He recognized the importance of the sense of legal history and traditions ensuring that judicially declared principles advanced the interest of society at large though stated in the context of individual cases. That is the relevance of the common law of which he was a great exemplar. Like the great common law judges he blazed new trails and nudged the law a little forward. With all his pro-active judicial role and creativity he was firmly rooted in the well established fundamentals. He demonstrated with flair that not only fidelity and creativity are not antagonistic, but with devoted insight they enhance one another. Whatever he said was profound, his masterly exposition matched by his brilliant expression which came naturally to him and was not a studied exercise.
The jurist even as a spokesman for the Court cannot escape being himself. In law, even as rules are compelling and cases fall upon one another in dull monotony, the manner and the personality of a judge appear in the interstices of his opinions and Justice Krishna Iyer was always himself among his various brother judges, the distinctive style of his opinions always standing out. His judgements bear the impress of a distinguished jurist evolving doctrines of law suited to the peculiar need and environment of India on the basis of Common Law and statutes. They have a wide leeway of personalised discourse marked by the judicial process of continuous discussion.
His eminence as a man of law and a public figure was matched by his great compassion and empathy which were his soul mates on or off the Bench. All his work was permeated by these sterling qualities. He humanized the law and illumined justice making it accessible and meaningful. As William Brennan, J said, sensitivity to one's intuitive and passionate responses and awareness of the range of human experience, is, therefore, not only an inevitable, but a desirable part of the judicial process, an aspect more to be nurtured than to be feared. The stern features of the Goddess of Justice relented into a compassionate smile and the language of the statute was subjected to strain when circumstances required it to mete out justice to the less fortunate. He gave content to the form of justice by filling it with the ardour of life.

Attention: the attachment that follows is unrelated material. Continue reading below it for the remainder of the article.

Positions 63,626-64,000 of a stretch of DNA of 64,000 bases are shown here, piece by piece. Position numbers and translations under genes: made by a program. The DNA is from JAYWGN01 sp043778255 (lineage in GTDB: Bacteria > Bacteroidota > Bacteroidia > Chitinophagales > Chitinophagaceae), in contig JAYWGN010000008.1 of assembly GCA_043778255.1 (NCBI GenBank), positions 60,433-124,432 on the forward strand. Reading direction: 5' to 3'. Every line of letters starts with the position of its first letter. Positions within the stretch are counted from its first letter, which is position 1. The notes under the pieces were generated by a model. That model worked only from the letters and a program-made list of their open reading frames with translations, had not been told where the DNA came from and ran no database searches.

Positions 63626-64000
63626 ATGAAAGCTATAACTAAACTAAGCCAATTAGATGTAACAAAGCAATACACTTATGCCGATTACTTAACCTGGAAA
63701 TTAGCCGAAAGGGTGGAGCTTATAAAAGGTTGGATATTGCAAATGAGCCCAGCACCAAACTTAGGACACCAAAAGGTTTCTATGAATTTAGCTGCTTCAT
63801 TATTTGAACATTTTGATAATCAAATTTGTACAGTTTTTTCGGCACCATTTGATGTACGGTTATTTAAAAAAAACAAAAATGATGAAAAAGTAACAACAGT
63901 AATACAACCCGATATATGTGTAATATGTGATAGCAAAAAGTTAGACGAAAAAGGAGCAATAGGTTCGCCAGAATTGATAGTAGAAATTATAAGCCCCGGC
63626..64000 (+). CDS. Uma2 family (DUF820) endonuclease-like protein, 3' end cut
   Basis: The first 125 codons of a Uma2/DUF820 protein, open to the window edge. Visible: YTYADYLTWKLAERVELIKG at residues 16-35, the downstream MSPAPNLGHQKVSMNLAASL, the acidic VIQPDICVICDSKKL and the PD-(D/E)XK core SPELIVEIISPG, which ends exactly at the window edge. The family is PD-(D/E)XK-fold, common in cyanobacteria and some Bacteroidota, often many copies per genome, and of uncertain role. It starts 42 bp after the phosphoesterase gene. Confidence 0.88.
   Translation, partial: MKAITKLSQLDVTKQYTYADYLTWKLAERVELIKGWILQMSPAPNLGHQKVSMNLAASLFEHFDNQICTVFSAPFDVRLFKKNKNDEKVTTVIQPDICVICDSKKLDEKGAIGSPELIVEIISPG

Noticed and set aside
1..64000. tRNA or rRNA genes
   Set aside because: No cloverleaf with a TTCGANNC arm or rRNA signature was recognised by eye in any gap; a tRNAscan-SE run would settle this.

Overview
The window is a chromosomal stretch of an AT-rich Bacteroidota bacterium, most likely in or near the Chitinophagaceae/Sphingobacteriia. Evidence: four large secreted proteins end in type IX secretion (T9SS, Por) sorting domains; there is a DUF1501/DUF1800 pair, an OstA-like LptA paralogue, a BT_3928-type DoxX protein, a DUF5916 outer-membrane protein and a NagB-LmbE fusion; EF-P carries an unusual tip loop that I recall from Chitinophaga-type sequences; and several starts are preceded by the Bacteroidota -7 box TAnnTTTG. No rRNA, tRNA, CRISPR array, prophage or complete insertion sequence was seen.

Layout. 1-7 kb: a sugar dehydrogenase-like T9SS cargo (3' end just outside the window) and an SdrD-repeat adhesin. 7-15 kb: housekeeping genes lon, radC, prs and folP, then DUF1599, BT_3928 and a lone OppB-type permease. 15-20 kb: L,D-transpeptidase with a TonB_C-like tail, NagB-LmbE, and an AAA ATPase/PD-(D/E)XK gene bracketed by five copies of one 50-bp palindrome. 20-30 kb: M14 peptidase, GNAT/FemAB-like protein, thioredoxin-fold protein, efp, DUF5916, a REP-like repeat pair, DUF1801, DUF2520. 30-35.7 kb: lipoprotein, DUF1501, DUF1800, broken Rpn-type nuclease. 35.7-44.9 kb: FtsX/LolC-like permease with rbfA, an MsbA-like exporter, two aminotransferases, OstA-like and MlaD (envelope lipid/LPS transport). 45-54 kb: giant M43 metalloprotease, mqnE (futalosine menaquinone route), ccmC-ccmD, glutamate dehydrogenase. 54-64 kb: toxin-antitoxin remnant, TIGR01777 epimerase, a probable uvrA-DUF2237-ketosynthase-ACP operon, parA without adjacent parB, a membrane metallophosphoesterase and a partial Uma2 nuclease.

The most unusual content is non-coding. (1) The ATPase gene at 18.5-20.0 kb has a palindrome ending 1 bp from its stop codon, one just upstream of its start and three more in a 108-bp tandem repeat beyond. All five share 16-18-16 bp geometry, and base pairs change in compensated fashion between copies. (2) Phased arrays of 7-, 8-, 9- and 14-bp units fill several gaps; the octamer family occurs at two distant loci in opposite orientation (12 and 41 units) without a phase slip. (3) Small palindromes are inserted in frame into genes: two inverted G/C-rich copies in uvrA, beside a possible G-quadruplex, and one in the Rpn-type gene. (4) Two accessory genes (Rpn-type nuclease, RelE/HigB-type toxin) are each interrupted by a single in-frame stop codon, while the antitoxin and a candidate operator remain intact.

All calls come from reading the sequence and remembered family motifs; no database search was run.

Justice Krishna Iyer was fully alive to what Learned Hand called the Judiciary's 'proper representative character as a complementary organ of the social will' which cannot be overlooked. Law is, in Holmes' language, not a brooding omnipresence in the sky but a flexible, pragmatic instrument of social order dependent on the political values of the society which it purports to regulate. He believed with Friedmann that it would be tragic if the law were so petrified as to be unable to respond to the unending challenge of evolutionary or revolutionary changes in society. The rule of law and the rule of life have to run parallel. Law is not an end in itself but only a means to achieve social good. Constitutional law symbolises an intersection of law and politics (in its noble sense), wherein issues of political power are acted upon by persons trained in the legal traditions, working in judicial institutions, following the procedures of law, thinking as lawyers think.
The essence of constitutionalism may be said to be limited government- disciplining public power and confining public authorities within the limit of their powers. Humanism may be said to be the crystallisation and the sum total of all human rights concerns which make life worth living and meaningful. It is only a confluence of constitutionalism and humanism that can bring about a conflict- free, happy and contended society which is the aim of all laws and good government. None was more conscious of this than Justice Iyer.
While there may be no unanimity on the source, scope and limits of judicial power, there is no gainsaying that it is essential as long as it does not breach its embankments. The genius is to find its limits. Justice Krishna Iyer found them pre-eminently well and that is his claim to greatness. His contributions in that behalf are truly substantial and significant. His commitment to the Constitution and constitutionalism and his endeavours in fostering that spirit and upholding those values were magnificent.